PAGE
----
LEWISBURG - Even though the spring semester is over, Bucknell University's Samek Art Gallery will keep its doors open for the summer with a special exhibit that not only showcases a good chunk of the school's expansive art collection, but also artworks by some of the greatest artists who ever lived: Picasso, Rembrandt, Whistler, Dali, Goya and Miro.
Gallery Director Richard Rinehart said that the initial idea for the exhibition came from trying to make the gallery a part of the graduation ceremonies.
"When I took over the galleries at Bucknell two years ago, I found that they were normally closed for the summers," he said. "I thought that was a shame because that meant the galleries were not part of what is arguably the most important moment in the life of a campus: graduation. I wanted to have a show up so that we could be part of graduation and then I thought, 'If we're mounting an exhibition; there's no reason to close after graduation; we should simply be open for the summer.' "
“Summer Salon I” is on display at the Samek Art Gallery at Bucknell University until Sept. 1. The exhibit showcases 200 of the more than 5, 400 artworks the school has in its museum collection.
The next question was, "Wat to show?" At that point, Rinehart had not delved into the university's museum collection for a Samek exhibit, and he thought that this exhibition was a good opportunity to show off many of its treasures.
The idea of a "salon style" show evolved naturally out of the project.
"The 'salon style' in which this show is hung (basically just hanging artworks stacked atop each other, close together, almost floor to ceiling) is a style that was popular in the 19th century when our Museum Collection began, so I thought it was appropriate to show those early works as they might have originally been exhibited," Rinehart said. "From the start, salon style was also a way to try to show as many works as possible in a space. Since part of the goal for this exhibition was to show the breadth of this collection, salon style seemed a natural. Even hung this way, this show presents only 200 of our collection of 5,400 artworks."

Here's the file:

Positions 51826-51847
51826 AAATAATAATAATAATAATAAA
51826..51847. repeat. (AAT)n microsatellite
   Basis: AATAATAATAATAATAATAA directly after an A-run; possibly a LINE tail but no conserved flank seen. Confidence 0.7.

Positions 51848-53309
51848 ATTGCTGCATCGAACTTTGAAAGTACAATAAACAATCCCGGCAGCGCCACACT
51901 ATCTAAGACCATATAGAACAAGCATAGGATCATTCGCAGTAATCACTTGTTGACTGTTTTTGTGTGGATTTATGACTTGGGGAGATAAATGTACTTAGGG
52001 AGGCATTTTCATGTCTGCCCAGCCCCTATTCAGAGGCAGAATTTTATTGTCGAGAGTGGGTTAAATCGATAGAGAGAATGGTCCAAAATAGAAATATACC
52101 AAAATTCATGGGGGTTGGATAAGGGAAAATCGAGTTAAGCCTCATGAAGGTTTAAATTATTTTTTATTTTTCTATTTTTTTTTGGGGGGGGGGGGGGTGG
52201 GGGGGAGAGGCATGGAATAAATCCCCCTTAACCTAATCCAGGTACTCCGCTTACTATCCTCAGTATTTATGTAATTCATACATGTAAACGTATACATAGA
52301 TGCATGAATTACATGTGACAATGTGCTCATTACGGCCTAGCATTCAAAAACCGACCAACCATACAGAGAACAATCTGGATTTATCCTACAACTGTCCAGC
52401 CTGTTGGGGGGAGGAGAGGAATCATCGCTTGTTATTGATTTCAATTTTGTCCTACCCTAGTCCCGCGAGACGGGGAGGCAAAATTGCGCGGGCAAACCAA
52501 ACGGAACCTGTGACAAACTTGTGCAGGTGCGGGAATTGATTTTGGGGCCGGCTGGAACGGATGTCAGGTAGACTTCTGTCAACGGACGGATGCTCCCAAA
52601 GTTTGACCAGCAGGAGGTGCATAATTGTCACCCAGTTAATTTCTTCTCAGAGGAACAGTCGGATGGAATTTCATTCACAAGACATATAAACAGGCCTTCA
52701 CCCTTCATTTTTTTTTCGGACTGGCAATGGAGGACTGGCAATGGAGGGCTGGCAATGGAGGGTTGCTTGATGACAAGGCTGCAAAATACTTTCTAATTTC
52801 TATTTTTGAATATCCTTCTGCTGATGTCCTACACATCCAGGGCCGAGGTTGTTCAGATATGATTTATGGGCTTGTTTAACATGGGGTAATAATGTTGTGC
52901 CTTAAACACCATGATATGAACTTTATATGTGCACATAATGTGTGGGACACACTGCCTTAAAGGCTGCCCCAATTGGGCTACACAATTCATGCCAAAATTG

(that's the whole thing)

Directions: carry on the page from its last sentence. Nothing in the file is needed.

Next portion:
In order to help art viewers appreciate the works in their proper context, the pieces are arranged by when they were added to the collection.
"This show is ... straightforward; since it highlights the history of building this collection, we present the works chronologically in order in which they were collected," Rinehart said. "So, some of the choice was left to history; what was collected first? What came next? And so on."
While digging for interesting art, Rinehart and his research team also came across some interesting stories. One in particular highlights one woman making waves in the '30s as she took a stand against sexism.
"There is one unassuming work, a small painting of waves crashing on a shore, that was gifted to the collection in the 1970s by a women who had been one of the first female professors at Bucknell in the 1930s," Rinehart said. "She met and married another Bucknell prof and they were surprised when the university asserted a then-held policy against faculty being married."
The seemingly unjust policy had been created, ironically, with equality in mind.
"This policy was in place because the board determined that, during the great depression, for any one family to hold two professorships was unfair," Rinehart said. "So, she was presented with the unfortunate marriage consequence of having to quit."
The professor, however, didn't back down.
"She held her ground and told the university that she had arrived years before her husband and if they were going to ask anyone to step down, it would have to be him," he said. "Figuring that she was a force to be reckoned with, the university granted the newlyweds an exemption to the policy. She was pleased enough that, decades later, she gifted the university with several works of art."
One of Rinehart's favorite pieces in the exhibit is by Thomas Hart Benton. It's a print of "a farmer mending a fence in a field."
"Benton was a friend of Grant Wood - who painted "American Gothic" - and together they created 'regionalist' art that valorized the American landscape and rural life," Rinehart said. "It is very interesting to me that Benton was the teacher and mentor of Jackson Pollock, progenitor of the drip-and-splatter style of abstract painting. The work by Benton is beautiful in its own right, but I also like how it encapsulates a bit of art history - American art history - that goes from a celebration of American rural life to the equally American action painting that shifted the center of the art-world from Paris to New York."
The exhibit will be on display until Sept. 1. Bucknell's Downtown Art Gallery also will be open for the summer, featuring the "Makeover" exhibit by Bill Domonkos and Elliot Anderson. For more information, visit www.bucknell.edu/Samek.xml.